Alpacas were first imported into the United States in 1984 and since then have grown in popularity for their fine wool and gentle nature. But like all animals, alpacas can suffer from internal and external parasites and maladies that can affect their health. Recognizing and treating skin disorders early can prevent them from becoming serious threats to the alpaca’s health and the quality of its coat.
Treasured by the Incas in the Andes Mountains for centuries, the alpacas have only recently found their way into the United States and Canada. These cud-chewers are only about 36 inches high at the shoulder and weigh between 100 and 175 lbs. With no horns, hooves or upper incisors, they are easy to handle. Alpacas live 15 to 20 years and have a long, reproductive life.
Like all animals, alpacas can suffer from parasites that attack the skin. Mites are perhaps the most prevalent and are responsible for lesions that form most commonly under the tail, the tops of the legs and around the genitals, eyes, ears and nose. Mites bite and suck blood, leaving behind red, itchy, thickened skin that can result in puss-filled bumps similar to acne on a human. Ears that flop off the side and contain a black, waxy substance may indicate the presence of mites. Mites can also cause mange.
Lice are usually detected at shearing time, when eggs are found at the base of the fibers or when the alpaca rubs, resulting in hair loss. Grooming equipment, blankets and contact with infested alpacas can easily transmit lice from one animal to another. If lice are found, it’s best to move the animals to another pen for at least two weeks to prevent re-infestation.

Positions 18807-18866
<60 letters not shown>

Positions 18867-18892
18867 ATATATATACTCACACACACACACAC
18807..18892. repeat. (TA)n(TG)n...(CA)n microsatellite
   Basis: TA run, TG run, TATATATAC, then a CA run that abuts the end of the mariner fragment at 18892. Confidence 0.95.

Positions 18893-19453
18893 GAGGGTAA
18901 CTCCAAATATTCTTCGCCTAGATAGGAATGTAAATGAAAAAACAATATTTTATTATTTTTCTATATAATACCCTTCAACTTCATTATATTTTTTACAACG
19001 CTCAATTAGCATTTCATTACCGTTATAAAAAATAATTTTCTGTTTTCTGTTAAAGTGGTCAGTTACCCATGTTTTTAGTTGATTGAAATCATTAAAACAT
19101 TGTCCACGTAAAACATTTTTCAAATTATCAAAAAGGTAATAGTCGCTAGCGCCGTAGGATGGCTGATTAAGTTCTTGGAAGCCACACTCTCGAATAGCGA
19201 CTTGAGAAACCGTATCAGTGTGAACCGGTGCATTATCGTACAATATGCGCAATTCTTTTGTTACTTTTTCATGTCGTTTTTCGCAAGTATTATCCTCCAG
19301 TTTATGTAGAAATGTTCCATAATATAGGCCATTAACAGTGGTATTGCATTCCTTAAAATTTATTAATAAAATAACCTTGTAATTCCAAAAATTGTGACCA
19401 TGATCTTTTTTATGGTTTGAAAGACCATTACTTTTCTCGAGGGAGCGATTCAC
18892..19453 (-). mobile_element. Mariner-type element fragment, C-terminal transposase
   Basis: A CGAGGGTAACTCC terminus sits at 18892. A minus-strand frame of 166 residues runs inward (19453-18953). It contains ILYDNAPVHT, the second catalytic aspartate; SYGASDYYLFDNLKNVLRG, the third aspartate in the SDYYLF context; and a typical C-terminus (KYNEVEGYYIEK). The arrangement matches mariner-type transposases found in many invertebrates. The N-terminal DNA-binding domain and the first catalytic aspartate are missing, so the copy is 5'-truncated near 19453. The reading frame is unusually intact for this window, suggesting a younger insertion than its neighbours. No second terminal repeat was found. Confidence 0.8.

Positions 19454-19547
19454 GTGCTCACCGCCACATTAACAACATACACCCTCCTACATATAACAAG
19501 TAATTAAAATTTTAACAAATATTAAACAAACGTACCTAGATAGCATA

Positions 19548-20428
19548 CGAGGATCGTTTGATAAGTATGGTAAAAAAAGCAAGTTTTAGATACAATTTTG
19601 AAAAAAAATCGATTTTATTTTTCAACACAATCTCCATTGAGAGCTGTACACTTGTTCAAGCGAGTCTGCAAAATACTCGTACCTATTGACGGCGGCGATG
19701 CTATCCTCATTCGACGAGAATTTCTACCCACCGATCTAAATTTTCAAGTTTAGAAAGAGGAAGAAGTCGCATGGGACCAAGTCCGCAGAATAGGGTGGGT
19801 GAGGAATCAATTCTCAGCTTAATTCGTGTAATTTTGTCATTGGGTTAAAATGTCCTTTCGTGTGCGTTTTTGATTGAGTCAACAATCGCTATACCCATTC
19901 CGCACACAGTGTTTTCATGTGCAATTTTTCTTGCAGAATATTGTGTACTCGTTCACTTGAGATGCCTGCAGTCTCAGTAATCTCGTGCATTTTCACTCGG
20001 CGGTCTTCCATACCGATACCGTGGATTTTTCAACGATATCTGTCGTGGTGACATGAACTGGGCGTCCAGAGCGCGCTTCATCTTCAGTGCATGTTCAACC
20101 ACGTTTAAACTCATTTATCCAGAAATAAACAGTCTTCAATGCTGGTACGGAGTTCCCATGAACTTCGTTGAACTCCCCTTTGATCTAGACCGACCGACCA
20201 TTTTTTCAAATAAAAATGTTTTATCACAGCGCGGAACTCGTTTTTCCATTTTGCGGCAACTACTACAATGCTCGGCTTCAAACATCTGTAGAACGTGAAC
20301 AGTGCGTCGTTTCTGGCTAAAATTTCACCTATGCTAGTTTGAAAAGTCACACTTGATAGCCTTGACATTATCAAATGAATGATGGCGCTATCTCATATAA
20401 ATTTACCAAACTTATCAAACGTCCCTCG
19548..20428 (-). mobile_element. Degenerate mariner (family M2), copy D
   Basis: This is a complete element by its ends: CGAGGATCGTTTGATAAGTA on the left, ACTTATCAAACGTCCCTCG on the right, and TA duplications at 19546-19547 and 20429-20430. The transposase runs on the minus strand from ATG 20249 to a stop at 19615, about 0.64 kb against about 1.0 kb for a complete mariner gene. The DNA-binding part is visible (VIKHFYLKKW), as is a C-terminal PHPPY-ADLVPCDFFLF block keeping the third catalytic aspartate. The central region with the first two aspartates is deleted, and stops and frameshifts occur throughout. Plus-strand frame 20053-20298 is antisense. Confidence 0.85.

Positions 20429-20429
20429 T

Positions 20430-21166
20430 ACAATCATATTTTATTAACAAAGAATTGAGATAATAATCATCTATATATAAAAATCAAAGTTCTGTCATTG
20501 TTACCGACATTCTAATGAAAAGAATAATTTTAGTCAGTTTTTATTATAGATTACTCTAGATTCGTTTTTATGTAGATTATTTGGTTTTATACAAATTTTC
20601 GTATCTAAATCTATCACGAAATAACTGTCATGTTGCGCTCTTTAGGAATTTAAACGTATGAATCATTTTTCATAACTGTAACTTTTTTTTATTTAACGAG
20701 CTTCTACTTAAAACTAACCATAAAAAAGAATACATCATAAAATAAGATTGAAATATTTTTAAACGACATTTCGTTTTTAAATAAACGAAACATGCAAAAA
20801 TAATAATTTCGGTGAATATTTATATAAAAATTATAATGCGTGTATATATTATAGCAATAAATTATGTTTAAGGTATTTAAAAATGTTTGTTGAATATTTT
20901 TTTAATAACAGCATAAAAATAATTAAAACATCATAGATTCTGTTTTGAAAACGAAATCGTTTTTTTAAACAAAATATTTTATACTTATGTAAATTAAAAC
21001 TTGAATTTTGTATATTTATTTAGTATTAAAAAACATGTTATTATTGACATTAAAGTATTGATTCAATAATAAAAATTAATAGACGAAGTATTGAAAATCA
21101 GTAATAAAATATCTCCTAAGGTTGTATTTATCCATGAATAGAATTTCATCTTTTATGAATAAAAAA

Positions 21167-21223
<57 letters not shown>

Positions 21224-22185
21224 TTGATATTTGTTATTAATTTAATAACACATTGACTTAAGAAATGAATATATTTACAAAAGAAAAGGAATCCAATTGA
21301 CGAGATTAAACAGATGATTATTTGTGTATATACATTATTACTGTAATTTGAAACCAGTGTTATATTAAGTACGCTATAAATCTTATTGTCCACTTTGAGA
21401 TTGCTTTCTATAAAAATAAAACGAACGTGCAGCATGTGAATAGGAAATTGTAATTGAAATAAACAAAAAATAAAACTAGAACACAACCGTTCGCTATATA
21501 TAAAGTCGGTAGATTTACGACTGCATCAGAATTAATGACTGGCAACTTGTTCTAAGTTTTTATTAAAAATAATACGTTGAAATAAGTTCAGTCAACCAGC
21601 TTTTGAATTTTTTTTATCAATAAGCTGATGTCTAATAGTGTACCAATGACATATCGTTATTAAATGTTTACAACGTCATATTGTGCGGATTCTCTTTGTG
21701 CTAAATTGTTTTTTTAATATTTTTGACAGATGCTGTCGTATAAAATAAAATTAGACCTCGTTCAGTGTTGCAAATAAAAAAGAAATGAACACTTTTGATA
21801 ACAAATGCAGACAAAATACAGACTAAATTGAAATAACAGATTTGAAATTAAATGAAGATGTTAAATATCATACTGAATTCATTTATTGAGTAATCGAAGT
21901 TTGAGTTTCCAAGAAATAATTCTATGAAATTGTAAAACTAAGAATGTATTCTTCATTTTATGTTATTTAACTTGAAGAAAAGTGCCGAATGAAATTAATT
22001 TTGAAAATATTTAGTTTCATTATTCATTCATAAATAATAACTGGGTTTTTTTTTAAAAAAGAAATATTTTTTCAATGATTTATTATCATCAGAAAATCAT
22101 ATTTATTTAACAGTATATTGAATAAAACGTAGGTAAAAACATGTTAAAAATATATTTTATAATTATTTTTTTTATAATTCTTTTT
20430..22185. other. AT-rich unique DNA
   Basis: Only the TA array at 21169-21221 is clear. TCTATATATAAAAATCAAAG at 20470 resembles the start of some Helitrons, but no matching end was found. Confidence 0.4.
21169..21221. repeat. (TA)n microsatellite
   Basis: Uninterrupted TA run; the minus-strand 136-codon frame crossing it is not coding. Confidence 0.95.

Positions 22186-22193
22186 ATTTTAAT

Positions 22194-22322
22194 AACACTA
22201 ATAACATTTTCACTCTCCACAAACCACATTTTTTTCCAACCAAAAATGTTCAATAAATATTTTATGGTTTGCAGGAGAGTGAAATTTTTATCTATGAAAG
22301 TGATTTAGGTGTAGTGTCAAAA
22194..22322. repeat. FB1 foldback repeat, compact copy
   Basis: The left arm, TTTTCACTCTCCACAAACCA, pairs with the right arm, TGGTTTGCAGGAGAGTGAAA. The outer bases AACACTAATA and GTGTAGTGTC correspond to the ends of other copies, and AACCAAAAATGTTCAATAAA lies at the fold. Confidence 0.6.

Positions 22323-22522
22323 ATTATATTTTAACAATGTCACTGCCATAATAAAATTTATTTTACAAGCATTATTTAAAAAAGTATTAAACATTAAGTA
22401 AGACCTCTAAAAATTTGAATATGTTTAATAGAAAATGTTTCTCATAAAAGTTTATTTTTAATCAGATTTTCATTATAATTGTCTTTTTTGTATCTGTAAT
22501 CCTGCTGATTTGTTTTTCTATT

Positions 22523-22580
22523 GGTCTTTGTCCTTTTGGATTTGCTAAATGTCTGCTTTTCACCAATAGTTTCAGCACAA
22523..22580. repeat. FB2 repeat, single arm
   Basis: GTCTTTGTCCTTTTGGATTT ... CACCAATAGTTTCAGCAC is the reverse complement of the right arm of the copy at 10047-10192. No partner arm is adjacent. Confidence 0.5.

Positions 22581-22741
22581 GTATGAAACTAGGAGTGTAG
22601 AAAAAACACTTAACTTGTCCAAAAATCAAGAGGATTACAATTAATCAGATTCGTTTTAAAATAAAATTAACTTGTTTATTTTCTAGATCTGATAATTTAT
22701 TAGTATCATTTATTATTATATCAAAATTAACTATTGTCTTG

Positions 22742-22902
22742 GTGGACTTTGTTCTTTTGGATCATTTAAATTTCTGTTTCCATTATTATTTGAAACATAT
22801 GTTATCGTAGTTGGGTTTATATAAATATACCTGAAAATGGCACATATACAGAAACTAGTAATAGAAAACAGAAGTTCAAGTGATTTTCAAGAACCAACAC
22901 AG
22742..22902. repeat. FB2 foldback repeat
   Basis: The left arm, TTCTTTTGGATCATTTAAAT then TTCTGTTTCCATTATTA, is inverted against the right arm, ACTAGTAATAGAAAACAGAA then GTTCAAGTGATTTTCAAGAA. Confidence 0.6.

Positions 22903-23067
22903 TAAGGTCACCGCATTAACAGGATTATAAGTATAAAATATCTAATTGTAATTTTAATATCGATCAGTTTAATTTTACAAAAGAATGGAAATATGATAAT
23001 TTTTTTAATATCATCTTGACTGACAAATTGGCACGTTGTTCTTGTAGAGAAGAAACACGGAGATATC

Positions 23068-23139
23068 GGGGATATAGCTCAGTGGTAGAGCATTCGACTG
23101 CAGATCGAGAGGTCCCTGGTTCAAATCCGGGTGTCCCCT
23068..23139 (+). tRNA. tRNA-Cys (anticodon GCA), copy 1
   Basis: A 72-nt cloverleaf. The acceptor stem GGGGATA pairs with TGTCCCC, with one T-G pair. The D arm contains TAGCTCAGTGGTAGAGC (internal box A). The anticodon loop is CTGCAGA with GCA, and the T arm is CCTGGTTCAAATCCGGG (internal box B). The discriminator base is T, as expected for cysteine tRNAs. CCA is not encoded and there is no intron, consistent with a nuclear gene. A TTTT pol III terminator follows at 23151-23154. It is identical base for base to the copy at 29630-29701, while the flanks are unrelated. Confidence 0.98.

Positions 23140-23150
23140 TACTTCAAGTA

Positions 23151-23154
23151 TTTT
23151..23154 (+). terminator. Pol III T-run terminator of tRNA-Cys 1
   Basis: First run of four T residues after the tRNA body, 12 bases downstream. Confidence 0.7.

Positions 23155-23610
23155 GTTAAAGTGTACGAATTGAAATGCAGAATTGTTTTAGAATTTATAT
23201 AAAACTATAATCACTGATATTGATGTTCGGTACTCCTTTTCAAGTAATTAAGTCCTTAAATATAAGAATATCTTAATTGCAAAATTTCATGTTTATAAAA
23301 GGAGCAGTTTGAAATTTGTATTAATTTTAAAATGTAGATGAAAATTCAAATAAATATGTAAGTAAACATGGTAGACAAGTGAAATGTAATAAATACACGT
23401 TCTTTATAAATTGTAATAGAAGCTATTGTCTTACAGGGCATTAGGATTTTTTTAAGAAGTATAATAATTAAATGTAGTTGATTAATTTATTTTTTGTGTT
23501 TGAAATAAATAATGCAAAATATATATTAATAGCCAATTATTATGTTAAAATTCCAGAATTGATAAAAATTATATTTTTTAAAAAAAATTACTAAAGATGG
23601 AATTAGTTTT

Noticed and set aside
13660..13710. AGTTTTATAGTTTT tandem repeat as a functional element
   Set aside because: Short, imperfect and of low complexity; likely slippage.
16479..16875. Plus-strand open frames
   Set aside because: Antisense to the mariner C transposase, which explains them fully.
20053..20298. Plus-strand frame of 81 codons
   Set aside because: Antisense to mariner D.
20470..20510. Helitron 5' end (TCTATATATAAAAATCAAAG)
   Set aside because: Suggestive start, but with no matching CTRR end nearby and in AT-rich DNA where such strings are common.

A parasiticide containing doramectin should work toward controlling mites and lice. Always consult a veterinarian before administering any drug protocol.
Munge, also called mange, is a crusty mass on or near the nose and mouth that will eventually crack and bleed and is usually caused by mites or a virus. Mild conditions can be treated with daily application of (100/0) povidone iodine scrub or 7 percent tincture of iodine combined with an antibiotic. More advanced cases may require the administration of a steroid by a veterinarian. Sometimes a zinc deficiency causes munge. Adding a mineral supplement containing zinc should aid the skin’s healing process.
Fly strike has been known to occur in alpacas around open wounds and contaminated fiber in the breech area. Once the maggots have infested the skin, the animal may digress quickly and, if left untreated, could die. Treatment includes removing affected fiber and the maggots, then thoroughly cleaning the wound area. Consult a veterinarian for the proper wound treatment.
Because of their thick coats, some skin problems may not be discovered until they have reached advanced stages. Examining your stock frequently and keeping them clean can help catch problems while they are still easy to treat.